One interesting project that I recommend you look at is called Daphne. It's a project by Microsoft Research, an experimental programming language where it's like static type checking, but plus. In addition to specifying types, you can also specify-- OK, this function that I'm writing has this precondition and this post-condition. And that will be checked for you. And it will be like, did you mean to do something else here if something goes wrong.

I also want to talk about executable biology really quickly. I mentioned that there are lots of different abstraction levels in biology. You could have proteins, protein folding. You could have protein-signaling networks. You can have cells communicating with each other. You can have tissues and entire organisms. So biology, as a field, is full of different abstractions. And I think there's this huge space that needs to be filled for creating programming languages that will deal with each of the different layers and that can communicate with each other. I think there's a real absence right there right now.

An example of a programming language for executable biology is Kappa, which does modeling of rule-based protein interaction networks. So it has rules for which proteins interact with which other ones, and what complexes they form, and what the results of those are. But I think there is room for more programming languages that deal with different layers here.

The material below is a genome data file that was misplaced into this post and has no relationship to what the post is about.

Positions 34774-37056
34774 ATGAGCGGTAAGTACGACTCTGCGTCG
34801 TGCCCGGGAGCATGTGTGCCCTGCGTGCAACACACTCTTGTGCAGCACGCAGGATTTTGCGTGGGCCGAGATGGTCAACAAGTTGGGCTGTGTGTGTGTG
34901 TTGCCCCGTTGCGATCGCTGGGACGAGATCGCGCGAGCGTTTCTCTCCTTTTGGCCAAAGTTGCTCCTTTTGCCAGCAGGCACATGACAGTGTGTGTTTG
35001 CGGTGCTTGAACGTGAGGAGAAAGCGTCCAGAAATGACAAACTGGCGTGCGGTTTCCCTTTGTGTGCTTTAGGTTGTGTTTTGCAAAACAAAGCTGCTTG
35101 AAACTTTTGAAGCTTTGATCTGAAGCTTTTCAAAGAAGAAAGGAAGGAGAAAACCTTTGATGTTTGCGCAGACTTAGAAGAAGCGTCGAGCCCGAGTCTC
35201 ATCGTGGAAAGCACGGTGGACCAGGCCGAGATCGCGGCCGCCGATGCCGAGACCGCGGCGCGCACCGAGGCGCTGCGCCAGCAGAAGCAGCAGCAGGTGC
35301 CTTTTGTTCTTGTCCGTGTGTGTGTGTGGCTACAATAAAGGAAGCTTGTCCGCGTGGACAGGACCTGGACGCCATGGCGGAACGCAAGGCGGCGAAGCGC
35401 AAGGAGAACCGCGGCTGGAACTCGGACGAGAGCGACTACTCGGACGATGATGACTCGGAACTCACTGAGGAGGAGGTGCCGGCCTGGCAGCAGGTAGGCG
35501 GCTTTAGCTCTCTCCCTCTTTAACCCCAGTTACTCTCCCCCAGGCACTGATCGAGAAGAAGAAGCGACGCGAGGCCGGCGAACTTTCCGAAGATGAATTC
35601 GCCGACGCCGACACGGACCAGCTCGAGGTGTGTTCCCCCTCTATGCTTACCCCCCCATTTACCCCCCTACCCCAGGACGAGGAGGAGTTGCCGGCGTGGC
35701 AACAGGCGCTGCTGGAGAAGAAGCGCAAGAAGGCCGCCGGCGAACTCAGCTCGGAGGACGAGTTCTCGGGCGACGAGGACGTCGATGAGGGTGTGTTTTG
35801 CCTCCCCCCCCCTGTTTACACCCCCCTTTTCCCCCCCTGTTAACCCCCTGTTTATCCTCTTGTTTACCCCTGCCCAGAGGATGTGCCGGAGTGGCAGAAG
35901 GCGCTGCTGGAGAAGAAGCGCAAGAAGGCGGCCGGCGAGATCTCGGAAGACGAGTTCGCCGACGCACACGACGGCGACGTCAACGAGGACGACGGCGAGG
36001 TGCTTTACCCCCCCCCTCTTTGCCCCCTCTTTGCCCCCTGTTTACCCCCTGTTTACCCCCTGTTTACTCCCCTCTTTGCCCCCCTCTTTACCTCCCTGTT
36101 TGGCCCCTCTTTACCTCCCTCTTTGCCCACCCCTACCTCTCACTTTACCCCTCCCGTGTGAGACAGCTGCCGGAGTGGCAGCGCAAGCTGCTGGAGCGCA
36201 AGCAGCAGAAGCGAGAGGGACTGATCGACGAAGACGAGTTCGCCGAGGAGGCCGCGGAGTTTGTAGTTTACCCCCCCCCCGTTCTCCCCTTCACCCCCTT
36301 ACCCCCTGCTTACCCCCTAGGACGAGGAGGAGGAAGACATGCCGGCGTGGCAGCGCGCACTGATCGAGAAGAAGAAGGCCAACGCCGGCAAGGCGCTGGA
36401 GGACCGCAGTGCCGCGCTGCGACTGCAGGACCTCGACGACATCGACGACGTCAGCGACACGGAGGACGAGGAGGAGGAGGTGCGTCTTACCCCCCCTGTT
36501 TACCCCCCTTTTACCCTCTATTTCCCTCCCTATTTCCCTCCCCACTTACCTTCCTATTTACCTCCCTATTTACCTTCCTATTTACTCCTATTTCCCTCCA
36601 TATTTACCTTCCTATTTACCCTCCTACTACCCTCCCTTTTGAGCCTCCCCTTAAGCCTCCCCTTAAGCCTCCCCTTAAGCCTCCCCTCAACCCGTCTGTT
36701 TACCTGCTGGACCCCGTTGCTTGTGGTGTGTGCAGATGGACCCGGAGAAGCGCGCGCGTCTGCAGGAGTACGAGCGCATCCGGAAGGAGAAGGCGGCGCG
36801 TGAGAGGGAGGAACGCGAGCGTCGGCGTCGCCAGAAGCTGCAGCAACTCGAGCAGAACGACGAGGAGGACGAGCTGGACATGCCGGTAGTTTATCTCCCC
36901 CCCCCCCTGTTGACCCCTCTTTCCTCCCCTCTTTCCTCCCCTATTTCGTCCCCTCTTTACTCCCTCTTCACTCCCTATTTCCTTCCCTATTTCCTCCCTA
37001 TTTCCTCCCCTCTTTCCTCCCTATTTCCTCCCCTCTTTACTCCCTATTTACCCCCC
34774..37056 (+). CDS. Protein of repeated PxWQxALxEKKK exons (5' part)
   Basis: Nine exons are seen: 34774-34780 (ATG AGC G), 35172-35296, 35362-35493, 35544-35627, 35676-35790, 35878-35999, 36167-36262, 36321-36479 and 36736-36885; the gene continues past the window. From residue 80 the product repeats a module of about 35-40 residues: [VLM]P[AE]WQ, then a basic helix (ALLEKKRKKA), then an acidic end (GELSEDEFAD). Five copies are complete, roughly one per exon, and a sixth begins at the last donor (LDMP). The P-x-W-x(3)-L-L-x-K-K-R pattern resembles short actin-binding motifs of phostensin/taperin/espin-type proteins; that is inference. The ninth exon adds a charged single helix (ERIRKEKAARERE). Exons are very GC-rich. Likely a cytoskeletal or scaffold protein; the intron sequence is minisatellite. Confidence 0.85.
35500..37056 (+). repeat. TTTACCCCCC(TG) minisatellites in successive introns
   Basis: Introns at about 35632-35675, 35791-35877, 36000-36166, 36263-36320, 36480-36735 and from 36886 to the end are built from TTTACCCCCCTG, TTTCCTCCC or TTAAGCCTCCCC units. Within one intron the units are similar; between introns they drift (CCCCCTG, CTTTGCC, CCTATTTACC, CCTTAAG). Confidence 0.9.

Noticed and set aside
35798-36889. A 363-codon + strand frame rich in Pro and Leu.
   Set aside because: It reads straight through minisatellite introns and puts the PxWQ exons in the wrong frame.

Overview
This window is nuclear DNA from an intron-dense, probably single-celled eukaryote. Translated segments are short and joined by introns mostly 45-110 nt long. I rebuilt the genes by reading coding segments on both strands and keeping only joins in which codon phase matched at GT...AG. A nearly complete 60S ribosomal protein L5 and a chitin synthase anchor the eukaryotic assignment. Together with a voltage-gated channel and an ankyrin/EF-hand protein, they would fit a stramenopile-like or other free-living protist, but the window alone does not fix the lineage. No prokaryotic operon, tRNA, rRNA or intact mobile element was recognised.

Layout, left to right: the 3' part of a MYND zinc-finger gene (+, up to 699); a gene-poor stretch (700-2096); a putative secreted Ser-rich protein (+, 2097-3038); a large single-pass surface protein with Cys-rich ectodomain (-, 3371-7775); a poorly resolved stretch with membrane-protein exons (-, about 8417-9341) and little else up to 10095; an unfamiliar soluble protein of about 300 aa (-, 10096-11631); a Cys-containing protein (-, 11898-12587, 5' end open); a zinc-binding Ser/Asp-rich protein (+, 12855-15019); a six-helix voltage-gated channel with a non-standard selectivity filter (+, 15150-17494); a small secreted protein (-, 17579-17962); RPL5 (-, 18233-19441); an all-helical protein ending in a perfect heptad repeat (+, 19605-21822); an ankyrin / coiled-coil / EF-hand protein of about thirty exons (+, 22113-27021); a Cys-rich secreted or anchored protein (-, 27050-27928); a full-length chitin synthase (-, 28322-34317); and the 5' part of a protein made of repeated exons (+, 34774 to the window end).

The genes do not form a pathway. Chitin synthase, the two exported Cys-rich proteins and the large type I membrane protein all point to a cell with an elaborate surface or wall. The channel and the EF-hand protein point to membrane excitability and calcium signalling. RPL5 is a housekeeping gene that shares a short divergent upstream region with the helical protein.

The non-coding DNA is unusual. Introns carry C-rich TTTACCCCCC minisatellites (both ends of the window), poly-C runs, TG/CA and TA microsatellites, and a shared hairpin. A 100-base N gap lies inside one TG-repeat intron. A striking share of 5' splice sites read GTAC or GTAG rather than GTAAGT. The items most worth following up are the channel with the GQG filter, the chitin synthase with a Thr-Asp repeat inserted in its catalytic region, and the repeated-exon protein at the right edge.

One last thing I want to mention-- I think it's really interesting to come up with new programming models that might provide us better abstractions on top of what we're already working with. One example that I want to point at-- there is another research programming language called Pict, which does concurrent programming. It's based on a model of computation called the pi calculus, which is another calculus that nobody has heard of before.

The really interesting thing about this is that it does both sequential composition of code-- so you can say, I want this to come after this to come after this-- and parallel composition of code. So it allows you the space to say, hey, I have this long process that needs to run and this other long process to run. I don't care what order they happen in. Just do them. They aren't going to be interdependent amongst each other, which isn't really a thing that we have a language for dealing with in many other programming languages.

While I'm talking about notations in programming languages, there is one final bit of research that I couldn't resist including in this presentation. One interesting thing about the history of notations is that it is also full of wars about which ones are correct and which ones are not correct, going back to the late 1800s at least. That's the example I have. So vectors versus quaternions-- in the late 1800s, a bunch of mathematicians were trying to come up with formalisms for talking about electromagnetism in electromagnetic theory. And they were getting into fights about which notation would be better to use for this.